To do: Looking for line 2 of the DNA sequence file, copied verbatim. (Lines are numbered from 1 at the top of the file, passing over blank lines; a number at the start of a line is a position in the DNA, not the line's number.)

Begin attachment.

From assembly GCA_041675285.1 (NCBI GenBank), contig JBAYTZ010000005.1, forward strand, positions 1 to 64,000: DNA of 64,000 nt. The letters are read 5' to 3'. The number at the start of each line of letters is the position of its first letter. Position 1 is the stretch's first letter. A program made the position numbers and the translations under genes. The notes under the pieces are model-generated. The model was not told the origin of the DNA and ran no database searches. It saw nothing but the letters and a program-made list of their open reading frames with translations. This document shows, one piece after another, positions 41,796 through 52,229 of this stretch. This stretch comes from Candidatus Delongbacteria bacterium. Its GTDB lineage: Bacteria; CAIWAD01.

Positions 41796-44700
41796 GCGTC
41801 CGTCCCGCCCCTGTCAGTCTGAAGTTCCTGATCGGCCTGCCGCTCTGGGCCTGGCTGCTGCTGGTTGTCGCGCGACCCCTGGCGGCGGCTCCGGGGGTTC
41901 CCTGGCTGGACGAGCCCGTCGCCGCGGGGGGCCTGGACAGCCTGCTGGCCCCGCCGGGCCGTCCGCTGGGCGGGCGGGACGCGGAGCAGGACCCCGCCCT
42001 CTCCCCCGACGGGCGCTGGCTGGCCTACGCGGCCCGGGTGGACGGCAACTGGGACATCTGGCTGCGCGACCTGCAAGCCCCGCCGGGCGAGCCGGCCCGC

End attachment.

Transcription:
Positions 41796-44700